In 1990 UNESCO placed not only the Churches of the Transfiguration and Intercession on its World Heritage List, but all of Kizhi Island. That's because the island, its buildings and settlement, are one entire "pogost," a term used for old government districts. There are only five pogosts left, and as UNESCO says, "Kizhi Pogost offers an outstanding example of an architectural ensemble typical of medieval and post-medieval Orthodox settlements in sparsely populated regions, where missionaries had to cope with far-flung Christian communities and harsh climate." UNESCO also states, "Kizhi Pogost is indeed a unique artistic achievement. Not only does it combine two multi-cupola churches and a bell tower within the same enclosure, but also these unusually designed, perfectly proportioned wooden structures are in perfect harmony with the surrounding landscape."

The latter statement perfectly explains why the churches catch the modern eye. How many modern buildings are just bland, right-angled boxes? How many soulless strip malls clutter this and that landscape? The churches on Kizhi Island are functioning places of worship, yes, but also testaments to artistry and inventiveness. They inspire. This is why the pogost has its own state-funded preservation organization, the Kizhi State Open-Air Museum of History, Architecture, and Ethnography. The museum's website has loads of resources for educators and students, galleries and virtual tours, an e-library, an e-shop, workshops on traditional crafts, and more. As the site says, "Restoration of the Kizhi monuments is being carried out 'in front of the world.'"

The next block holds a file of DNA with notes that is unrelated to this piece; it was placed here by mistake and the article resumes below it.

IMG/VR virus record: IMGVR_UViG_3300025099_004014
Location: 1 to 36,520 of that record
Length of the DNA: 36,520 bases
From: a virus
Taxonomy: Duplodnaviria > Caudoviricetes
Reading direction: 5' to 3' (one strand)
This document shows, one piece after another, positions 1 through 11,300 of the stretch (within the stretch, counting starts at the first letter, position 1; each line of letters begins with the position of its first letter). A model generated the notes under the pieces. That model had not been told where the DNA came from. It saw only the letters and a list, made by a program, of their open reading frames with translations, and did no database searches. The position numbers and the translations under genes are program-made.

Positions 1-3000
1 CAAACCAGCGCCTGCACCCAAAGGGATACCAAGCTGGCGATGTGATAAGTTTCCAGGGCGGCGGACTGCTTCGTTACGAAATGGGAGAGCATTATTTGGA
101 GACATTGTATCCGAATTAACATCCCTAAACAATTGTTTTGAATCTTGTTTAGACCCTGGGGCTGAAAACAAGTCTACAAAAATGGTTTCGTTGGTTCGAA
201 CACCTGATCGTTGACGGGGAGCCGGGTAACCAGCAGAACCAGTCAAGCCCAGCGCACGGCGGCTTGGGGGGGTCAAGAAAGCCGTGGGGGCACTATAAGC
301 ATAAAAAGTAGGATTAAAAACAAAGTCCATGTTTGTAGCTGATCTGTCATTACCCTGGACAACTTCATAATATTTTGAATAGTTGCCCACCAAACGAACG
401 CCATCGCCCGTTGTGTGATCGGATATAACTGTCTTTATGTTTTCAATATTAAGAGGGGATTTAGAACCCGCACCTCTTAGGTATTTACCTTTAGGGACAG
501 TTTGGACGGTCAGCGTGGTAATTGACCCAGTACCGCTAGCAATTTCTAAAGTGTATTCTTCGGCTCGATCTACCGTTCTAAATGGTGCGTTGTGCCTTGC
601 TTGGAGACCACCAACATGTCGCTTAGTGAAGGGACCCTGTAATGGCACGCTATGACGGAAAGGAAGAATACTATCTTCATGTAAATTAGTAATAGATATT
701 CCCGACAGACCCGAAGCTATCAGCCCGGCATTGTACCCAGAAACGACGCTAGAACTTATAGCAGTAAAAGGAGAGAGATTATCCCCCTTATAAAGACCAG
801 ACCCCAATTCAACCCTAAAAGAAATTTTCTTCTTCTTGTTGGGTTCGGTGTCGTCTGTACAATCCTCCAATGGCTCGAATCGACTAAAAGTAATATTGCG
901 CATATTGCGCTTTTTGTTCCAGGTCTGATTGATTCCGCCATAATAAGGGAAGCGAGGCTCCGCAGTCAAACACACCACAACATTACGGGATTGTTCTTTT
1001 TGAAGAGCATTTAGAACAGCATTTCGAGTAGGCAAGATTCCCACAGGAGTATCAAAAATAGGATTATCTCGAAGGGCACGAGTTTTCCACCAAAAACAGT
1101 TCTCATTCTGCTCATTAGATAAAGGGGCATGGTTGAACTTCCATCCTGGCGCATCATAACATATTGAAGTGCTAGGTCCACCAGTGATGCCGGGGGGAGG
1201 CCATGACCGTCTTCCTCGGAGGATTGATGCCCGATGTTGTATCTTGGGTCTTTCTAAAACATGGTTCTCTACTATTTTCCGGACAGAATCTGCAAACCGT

Craftsmanship across the world

At this point, "nail-less wooden architecture" might have rung a bell in the minds of some readers. While it's true that the specifics of the design and execution of the Churches of the Transfiguration and Intercession are unique, other countries have their own traditions of all-wooden craftsmanship. These similarities might help us understand how the builders of the Churches of the Transfiguration and Intercession pulled off their feat.